Joe Gilliam, also known as “Jefferson Street Joe,” played for the Pittsburgh Steelers from 1972 to 1975. Gilliam made history when he started the 1974 season as the Steelers’ quarterback, becoming one of the first African American quarterbacks to start in the NFL. Known for his strong arm and quick release, Gilliam showed great promise early in his career. However, his tenure with the Steelers was overshadowed by personal challenges, and he eventually lost the starting position to Terry Bradshaw. Despite the brevity of his time as a starter, Gilliam’s impact went beyond the field, as he broke barriers and paved the way for future generations of African American quarterbacks.

Terry Hanratty (1969-1976)

Terry Hanratty was drafted by the Pittsburgh Steelers in 1969 and served as a backup quarterback for much of his tenure, playing behind the legendary Terry Bradshaw. Hanratty’s role with the Steelers was crucial, as he provided reliable depth at the quarterback position. His readiness to step in when needed was tested several times, and he played an important part in the Steelers’ success during the early 1970s, including being a part of multiple Super Bowl-winning teams. Hanratty’s professionalism and ability to support the team in a backup role were valued assets during the Steelers’ dominant years.

Mike Kruczek (1976-1979)

Mike Kruczek joined the Pittsburgh Steelers in 1976, primarily serving as a backup to Terry Bradshaw. Kruczek’s most notable contribution came in his rookie season when he was called upon to start several games due to Bradshaw’s injury. Impressively, the Steelers won all six games Kruczek started, thanks in part to his efficient play and the team’s strong defense and running game. His time with the Steelers showcased his ability to manage games effectively and maintain team performance in critical moments.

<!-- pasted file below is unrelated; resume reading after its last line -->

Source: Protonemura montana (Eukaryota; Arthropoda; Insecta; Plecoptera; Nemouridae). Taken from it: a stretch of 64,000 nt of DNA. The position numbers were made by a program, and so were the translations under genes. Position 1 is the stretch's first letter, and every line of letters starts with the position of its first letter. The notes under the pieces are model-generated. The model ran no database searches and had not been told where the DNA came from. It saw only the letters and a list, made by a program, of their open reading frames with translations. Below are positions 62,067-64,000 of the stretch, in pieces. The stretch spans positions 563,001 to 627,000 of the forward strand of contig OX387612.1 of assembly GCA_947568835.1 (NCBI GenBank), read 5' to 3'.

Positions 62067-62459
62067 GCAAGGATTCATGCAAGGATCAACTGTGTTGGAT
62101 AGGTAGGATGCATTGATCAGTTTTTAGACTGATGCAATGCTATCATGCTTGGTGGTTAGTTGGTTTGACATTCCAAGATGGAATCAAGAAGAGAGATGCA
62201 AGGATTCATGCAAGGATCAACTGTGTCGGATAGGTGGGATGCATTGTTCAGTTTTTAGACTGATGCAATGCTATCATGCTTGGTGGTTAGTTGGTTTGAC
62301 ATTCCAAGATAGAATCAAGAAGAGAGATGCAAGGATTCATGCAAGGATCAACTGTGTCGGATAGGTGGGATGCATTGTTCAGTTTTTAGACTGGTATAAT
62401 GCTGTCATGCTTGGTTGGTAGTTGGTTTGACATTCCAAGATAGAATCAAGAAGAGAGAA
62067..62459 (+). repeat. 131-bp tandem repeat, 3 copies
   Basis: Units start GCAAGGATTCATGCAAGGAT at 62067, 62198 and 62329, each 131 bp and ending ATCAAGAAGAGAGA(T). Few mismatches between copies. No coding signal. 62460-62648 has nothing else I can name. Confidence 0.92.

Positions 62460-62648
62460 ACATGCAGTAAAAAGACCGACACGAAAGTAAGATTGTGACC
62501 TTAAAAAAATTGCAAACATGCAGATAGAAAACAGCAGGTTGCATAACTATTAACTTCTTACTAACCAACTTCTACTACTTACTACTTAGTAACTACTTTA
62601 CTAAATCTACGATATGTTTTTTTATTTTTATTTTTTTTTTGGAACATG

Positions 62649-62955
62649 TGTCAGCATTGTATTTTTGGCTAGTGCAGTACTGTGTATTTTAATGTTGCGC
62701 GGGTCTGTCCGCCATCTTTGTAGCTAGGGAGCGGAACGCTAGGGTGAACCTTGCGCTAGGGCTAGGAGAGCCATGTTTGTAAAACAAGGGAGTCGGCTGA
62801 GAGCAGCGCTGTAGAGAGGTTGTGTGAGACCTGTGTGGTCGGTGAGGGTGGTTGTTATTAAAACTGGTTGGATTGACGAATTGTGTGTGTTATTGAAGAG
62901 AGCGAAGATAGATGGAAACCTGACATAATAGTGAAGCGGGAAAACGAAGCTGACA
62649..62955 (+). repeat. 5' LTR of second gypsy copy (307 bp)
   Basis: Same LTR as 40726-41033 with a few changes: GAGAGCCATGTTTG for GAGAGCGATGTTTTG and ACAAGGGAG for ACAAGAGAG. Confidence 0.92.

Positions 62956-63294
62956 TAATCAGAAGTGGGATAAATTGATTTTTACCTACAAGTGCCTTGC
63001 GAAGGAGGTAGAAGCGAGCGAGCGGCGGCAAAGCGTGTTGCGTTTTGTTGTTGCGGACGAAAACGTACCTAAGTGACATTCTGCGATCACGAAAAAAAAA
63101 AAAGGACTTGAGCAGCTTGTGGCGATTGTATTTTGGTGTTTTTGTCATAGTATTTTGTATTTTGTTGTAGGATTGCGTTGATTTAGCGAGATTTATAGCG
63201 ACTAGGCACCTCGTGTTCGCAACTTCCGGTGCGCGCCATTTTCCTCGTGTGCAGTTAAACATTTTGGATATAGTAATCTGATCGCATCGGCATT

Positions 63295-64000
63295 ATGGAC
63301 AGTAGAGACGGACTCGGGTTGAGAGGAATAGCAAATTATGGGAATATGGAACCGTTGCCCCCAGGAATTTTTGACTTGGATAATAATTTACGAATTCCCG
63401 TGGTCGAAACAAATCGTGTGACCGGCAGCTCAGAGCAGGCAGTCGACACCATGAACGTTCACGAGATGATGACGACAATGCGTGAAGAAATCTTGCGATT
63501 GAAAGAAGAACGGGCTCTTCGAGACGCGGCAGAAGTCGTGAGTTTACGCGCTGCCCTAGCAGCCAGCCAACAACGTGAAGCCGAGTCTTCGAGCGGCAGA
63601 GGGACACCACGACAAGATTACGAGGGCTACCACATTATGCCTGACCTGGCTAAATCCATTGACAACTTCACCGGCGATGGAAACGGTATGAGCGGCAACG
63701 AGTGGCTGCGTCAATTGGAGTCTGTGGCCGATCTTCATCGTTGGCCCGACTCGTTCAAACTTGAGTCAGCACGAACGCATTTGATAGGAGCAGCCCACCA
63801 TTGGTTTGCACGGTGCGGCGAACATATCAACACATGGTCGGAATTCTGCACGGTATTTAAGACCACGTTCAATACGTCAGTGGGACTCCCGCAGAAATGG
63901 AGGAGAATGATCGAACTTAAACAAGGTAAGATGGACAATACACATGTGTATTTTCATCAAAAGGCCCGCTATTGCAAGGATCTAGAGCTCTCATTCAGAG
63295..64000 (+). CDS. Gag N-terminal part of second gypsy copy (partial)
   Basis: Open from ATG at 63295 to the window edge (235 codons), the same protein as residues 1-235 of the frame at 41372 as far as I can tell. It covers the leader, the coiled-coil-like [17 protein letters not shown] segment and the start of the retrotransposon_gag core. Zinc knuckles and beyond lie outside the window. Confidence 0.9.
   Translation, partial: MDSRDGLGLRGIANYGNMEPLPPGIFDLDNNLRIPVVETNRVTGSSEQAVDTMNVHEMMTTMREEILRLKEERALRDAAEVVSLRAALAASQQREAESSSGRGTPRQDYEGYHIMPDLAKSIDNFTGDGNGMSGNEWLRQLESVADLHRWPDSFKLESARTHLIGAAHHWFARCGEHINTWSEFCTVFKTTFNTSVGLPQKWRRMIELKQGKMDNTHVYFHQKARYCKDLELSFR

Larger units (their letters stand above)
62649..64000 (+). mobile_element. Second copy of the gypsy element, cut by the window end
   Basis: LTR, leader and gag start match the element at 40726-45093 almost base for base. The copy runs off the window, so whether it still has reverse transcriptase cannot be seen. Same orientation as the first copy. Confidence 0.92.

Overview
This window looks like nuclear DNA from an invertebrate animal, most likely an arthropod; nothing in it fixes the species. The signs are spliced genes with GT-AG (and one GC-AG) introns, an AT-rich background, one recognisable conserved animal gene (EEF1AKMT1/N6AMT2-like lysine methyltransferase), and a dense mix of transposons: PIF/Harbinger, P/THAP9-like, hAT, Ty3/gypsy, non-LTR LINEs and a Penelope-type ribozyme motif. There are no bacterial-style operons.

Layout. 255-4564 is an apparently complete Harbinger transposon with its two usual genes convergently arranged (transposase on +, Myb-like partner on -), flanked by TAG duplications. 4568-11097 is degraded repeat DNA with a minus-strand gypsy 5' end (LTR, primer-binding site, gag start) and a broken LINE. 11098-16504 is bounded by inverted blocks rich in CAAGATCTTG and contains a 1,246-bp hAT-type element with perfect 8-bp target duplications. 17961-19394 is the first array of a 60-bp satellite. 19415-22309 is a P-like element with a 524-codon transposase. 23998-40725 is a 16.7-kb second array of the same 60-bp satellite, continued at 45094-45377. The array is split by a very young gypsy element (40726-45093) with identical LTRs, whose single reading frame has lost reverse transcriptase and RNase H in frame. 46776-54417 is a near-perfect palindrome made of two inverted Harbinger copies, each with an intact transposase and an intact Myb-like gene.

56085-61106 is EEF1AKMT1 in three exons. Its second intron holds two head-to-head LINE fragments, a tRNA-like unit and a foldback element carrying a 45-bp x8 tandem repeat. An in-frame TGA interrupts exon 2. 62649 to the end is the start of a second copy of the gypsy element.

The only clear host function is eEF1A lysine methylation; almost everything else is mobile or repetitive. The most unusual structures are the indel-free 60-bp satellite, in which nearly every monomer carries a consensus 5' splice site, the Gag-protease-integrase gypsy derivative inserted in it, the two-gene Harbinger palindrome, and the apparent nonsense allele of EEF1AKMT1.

Cliff Stoudt (1977-1983)

Cliff Stoudt was with the Pittsburgh Steelers from 1977 to 1983, initially serving as a backup to Terry Bradshaw. Stoudt’s most significant playing time came in the 1983 season, where he took over as the starting quarterback following Bradshaw’s retirement. His tenure as a starter was met with mixed results. While Stoudt had some success, he also faced criticism and pressure from fans and media, especially given the challenge of following a legend like Bradshaw. Despite the difficulties, Stoudt’s contributions during this transitional period for the Steelers were important as the team navigated life after Bradshaw.

Mark Malone (1980-1987)

Mark Malone was drafted by the Steelers in 1980 and eventually became the team’s starting quarterback in the mid-1980s, following the departure of Terry Bradshaw. Malone’s tenure with the Steelers was a period of both challenge and transition for the franchise. He was known for his strong arm and athletic ability, but consistency was an issue throughout his time as a starter. Despite leading the Steelers to the playoffs in 1984, Malone’s years in Pittsburgh were marked by ups and downs, reflecting the team’s overall state during that era.

David Woodley (1984-1985)

David Woodley, known for his time with the Miami Dolphins including a Super Bowl appearance, joined the Steelers in 1984. His tenure with Pittsburgh was relatively brief, and he shared the starting quarterback role with Mark Malone during his time with the team. Woodley’s career with the Steelers was marked by moderate success, but he struggled to replicate the achievements he had with the Dolphins. His time in Pittsburgh was part of the team’s ongoing efforts to find a long-term successor to Terry Bradshaw.

Bubby Brister (1986-1992)

Bubby Brister joined the Steelers in 1986 and became the team’s primary starting quarterback towards the end of the 1980s and into the early 1990s. Brister was known for his toughness and competitive spirit, often playing through injuries and challenging situations. While the Steelers experienced mixed results during his tenure, Brister’s grit and determination endeared him to fans and teammates alike. His time in Pittsburgh was characterized by a hard-nosed style of play, fitting the blue-collar image of the city and the team.